Randomized Trial of a Robotic Assistive Device for the Upper Extremity During Early Inpatient Stroke Rehabilitation

A recent Cochrane Review showed that early robotic training of the upper limb in stroke survivors can be more effective than other interventions when improving activities of daily living that involve the arm function is the aim of therapy. The authors tested for efficacy of the study a protocol which involved the use of the NeReBot therapy in partial substitution of standard upper limb rehabilitation in post–acute stroke patients. In this dose-matched, randomized controlled clinical trial, 34 hemiparetic participants with movement against gravity in shoulder, elbow, and wrist muscle groups were enrolled within 15 days of the onset of stroke. All participants received a total daily rehabilitation treatment for 120 minutes, 5 days per week for 5 weeks. The control group received standard therapy for the upper limb. The experimental group received standard therapy (65% of exercise time) related to robotic training (35% of exercise time). Muscle tone (Modified Ashworth Scale), strength (Medical Research Council), and synergism (Fugl-Meyer motor scores) were measured at impairment level, whereas dexterity (Box and Block Test and Frenchay Arm Test) and activities of daily living (Functional Independence Measure) were measured at activity level. All assessments were performed at baseline, at the end of therapy (time T1), at 3 months (time T2), and at 7 months (time T3) after entry. All between-group analyses were tested using nonparametric test with Bonferroni’s adjustments for multiple testing. No significant between-group differences were seen in relation to demographic characteristics, motor, dexterity, and ADLs at baseline, postintervention (T1) and at follow-up (T2 and T3).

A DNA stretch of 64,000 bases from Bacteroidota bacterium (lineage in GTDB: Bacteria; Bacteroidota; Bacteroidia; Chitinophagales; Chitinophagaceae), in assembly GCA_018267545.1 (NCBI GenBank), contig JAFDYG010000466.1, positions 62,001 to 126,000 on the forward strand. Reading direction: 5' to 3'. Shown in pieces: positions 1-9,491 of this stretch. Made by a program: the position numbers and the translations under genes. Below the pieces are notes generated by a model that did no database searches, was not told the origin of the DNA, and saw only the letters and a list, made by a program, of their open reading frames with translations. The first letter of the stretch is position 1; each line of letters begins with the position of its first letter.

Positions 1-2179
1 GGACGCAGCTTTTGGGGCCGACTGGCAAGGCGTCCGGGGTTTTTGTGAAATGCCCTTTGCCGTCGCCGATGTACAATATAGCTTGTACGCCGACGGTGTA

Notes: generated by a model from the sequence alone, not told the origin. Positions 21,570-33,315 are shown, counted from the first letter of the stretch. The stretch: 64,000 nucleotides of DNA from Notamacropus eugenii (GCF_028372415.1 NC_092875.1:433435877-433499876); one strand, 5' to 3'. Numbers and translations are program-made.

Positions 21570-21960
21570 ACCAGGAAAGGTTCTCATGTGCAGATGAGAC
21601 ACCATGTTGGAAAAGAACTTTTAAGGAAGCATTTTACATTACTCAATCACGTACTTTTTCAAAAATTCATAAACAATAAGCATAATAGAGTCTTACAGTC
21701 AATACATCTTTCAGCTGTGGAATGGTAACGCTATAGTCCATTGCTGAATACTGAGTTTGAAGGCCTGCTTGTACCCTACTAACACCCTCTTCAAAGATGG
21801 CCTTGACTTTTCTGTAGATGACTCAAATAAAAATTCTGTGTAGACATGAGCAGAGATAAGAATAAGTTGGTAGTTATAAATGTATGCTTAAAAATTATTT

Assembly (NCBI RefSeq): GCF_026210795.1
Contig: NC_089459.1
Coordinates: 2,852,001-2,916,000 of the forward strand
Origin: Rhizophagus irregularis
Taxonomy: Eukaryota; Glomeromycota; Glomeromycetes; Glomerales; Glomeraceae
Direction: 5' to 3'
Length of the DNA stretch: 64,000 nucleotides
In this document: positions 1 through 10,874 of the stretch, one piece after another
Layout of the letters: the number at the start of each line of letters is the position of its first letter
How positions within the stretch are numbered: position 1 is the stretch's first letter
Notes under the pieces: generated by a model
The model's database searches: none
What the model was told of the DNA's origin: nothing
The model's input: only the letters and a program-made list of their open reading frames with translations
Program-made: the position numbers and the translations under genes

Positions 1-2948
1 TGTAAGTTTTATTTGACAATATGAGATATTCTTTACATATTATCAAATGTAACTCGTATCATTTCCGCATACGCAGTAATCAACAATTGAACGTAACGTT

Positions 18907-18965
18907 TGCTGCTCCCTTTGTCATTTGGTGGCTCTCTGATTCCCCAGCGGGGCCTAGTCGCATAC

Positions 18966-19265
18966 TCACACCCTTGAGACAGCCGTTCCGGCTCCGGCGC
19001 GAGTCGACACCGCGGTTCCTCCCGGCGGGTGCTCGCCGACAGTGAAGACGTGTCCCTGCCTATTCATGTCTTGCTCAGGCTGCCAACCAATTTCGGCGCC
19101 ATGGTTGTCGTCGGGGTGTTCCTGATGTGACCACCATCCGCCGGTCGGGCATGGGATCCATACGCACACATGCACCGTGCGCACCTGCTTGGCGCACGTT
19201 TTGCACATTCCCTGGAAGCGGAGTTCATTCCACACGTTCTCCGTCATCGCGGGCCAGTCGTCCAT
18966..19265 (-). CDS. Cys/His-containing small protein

The study found that robot therapy by NeReBot did not result in better outcomes compared with conventional inpatient rehabilitation.